The wrap is a feast for the eyes: tanks, flags, fighter jets, the raising of the flag at Iwo Jima, huge navy ships and heroic military figures working together to project American military might—a little something for everyone. On the hood, an exquisitely rendered American Eagle with wings spread out is enveloped by an American flag.

Another panel gives tribute to its former owner’s father, who is wearing a sailor’s hat; behind him is an American soldier firing a machine gun.

Several modern military images come into focus in the background, while a general resembling Patton stands at attention.

“People are always taking pictures of it,” Pimmerman said. “We enter it in all of the shows and parades in our area.”

The Liberty name stands out in huge lettering on the boom. When fully extended, it states, “Boom Baby.”

“We picked up that catchy phrase from some kids who were saying it,” Pimmerman said.

But when the rotator is swinging round, the words “Let Freedom Swing” are found.

Brag @ TIW!
Should your truck be featured here? Send a few pics and your contact information to the editor at bdooley@towman.com. You might even be selected to go in print, too, in American Towman magazine!

A Matter of Ethics

In this month’s Tow Boss Poll, Tow Industry Week asks, “What is the biggest issue facing the towing industry politically?”

Perhaps under the umbrella of the first option of towman unity as an issue would be the matter of ethics.

As one can see with the necessity of forming statewide governing boards and legislation intending to stop predatory towing, ethics still comes up as a thorn in the towing industry’s side.

Currently, lawmakers in Oregon are considering a bill to crack down on predatory towing by creating a new board with the power to investigate complaints and impose other penalties and punishments. (See News Page.)

At a recent public hearing on that issue, Gary McClellan, VP of Ray’s Towing in Eugene, Oregon, said that he’s seen many tow companies come and go over the last 40-plus years.

“I’ve seen many towing companies come and go, and many standards change along the way," McClellan said. "I’m disappointed and embarrassed to hear and see the lack of ethics and values that are practiced in our industry today.”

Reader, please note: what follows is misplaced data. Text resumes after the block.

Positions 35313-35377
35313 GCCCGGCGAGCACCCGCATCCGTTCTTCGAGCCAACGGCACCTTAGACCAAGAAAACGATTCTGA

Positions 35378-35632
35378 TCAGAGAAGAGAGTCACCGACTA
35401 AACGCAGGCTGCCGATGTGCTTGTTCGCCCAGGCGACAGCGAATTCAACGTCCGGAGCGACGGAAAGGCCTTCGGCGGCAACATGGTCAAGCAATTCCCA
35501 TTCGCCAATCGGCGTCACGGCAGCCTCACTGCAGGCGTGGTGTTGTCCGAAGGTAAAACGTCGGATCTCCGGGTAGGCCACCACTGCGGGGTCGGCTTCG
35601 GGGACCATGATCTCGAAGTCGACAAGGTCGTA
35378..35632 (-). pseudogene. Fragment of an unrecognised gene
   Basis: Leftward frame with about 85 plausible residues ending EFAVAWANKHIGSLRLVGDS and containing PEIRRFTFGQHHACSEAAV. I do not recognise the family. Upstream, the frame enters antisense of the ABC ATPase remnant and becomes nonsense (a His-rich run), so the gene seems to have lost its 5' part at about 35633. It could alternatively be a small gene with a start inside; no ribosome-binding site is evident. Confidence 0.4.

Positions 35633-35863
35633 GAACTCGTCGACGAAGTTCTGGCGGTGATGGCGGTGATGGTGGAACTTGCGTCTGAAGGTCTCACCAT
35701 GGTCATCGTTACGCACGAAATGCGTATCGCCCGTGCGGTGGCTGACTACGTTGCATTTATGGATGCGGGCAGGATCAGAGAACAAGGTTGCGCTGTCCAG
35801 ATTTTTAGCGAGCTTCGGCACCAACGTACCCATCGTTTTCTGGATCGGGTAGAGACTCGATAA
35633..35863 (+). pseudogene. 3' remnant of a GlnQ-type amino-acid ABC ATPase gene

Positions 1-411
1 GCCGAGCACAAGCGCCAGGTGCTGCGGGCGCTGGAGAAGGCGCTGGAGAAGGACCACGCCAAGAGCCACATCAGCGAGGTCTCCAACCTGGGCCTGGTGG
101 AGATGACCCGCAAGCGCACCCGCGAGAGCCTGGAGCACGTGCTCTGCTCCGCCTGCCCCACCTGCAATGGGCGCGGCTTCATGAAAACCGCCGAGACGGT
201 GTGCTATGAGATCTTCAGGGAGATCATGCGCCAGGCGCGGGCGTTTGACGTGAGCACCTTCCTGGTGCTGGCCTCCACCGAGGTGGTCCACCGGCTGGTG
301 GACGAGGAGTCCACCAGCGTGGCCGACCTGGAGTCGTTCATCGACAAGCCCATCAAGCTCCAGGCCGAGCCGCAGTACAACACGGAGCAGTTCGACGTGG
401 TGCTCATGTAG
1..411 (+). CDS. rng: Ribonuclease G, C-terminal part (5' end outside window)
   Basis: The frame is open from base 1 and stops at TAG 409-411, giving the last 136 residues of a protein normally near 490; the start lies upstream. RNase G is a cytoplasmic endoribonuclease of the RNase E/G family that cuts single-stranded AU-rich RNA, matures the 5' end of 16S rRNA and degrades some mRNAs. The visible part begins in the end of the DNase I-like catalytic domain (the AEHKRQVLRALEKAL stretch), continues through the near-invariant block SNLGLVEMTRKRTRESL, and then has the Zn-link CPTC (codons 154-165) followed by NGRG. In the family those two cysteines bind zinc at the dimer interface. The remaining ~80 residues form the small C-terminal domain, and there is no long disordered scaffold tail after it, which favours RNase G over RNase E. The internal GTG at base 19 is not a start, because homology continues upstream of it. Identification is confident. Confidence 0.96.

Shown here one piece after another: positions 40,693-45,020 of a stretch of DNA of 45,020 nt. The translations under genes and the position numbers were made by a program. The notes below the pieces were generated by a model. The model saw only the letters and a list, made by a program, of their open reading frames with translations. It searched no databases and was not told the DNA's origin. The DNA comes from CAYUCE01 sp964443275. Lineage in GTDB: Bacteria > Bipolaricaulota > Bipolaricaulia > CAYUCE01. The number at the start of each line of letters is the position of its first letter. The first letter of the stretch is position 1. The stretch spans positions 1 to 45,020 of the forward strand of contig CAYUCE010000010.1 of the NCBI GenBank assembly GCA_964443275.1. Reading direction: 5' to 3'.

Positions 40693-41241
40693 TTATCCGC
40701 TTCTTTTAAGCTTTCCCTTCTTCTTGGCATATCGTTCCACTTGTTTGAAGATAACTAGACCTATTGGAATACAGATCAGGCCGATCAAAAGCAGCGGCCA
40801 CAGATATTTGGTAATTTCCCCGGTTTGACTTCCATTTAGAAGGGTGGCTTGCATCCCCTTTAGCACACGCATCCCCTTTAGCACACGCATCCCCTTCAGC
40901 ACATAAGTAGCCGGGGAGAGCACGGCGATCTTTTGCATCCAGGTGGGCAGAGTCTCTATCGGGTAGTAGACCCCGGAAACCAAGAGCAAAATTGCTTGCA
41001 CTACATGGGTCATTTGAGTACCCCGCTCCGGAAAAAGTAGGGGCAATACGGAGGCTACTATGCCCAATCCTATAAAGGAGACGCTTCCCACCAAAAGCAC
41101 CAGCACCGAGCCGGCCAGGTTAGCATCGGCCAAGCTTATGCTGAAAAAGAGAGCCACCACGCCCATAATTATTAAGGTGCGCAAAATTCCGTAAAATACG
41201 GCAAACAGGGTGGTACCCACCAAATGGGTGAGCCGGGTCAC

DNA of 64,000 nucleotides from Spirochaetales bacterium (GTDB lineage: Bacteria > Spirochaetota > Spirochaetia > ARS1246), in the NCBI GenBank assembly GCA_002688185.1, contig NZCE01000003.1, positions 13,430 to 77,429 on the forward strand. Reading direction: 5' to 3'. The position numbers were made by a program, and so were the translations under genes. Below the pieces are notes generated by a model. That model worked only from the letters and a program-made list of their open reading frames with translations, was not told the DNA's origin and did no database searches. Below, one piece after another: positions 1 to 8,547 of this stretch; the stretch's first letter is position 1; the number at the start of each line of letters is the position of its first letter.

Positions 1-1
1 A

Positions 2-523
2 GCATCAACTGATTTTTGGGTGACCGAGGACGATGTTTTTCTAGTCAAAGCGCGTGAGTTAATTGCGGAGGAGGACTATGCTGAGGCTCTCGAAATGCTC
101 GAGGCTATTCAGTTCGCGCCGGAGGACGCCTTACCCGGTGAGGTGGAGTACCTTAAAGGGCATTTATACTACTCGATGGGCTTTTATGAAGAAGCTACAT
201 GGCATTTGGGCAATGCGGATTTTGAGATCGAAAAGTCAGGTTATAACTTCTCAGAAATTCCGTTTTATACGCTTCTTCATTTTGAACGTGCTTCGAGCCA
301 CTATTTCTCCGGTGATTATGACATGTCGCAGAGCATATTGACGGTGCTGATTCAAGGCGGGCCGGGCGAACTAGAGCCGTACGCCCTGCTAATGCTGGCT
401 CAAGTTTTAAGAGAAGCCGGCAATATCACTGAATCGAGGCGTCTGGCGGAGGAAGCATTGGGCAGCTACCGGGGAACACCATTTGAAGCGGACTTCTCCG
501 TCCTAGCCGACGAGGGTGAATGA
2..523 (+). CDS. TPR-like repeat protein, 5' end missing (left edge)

“For years we’ve had the luxury of policing ourselves and operating under our own discretion. In today’s world, however, we are continually seeing a shortage of discretion applied,” he said.

McClelland and the Oregon Tow Truck Association supports the bill currently before its state senate. Their support speaks to the current trend of towmen nationwide looking to step up the industry’s professionalism and political power.

It’s something that’s going to have to catch on if towing wants to up its influence with insurance companies and other outside entities that routinely imposes its will on the industry at-large.

--Charles Duke

--Charles Duke

NRC's CSR50

NRCcopy b9366NRC's CSR50 and its sliding-rotator technology is designed to take tow and recovery professionals to a whole new level of performance. More storage space, stiffer subframe, bold composite body and quick-release hydraulic attachments are only a few of the features that make the CSR50 a versatile recovery truck that can also tow it’s fair share. See all that NRC has to offer at the American Towman Show Place taking place at the Westgate Paradise & Pavilion in Las Vegas, Nevada, May 14-15, 2020.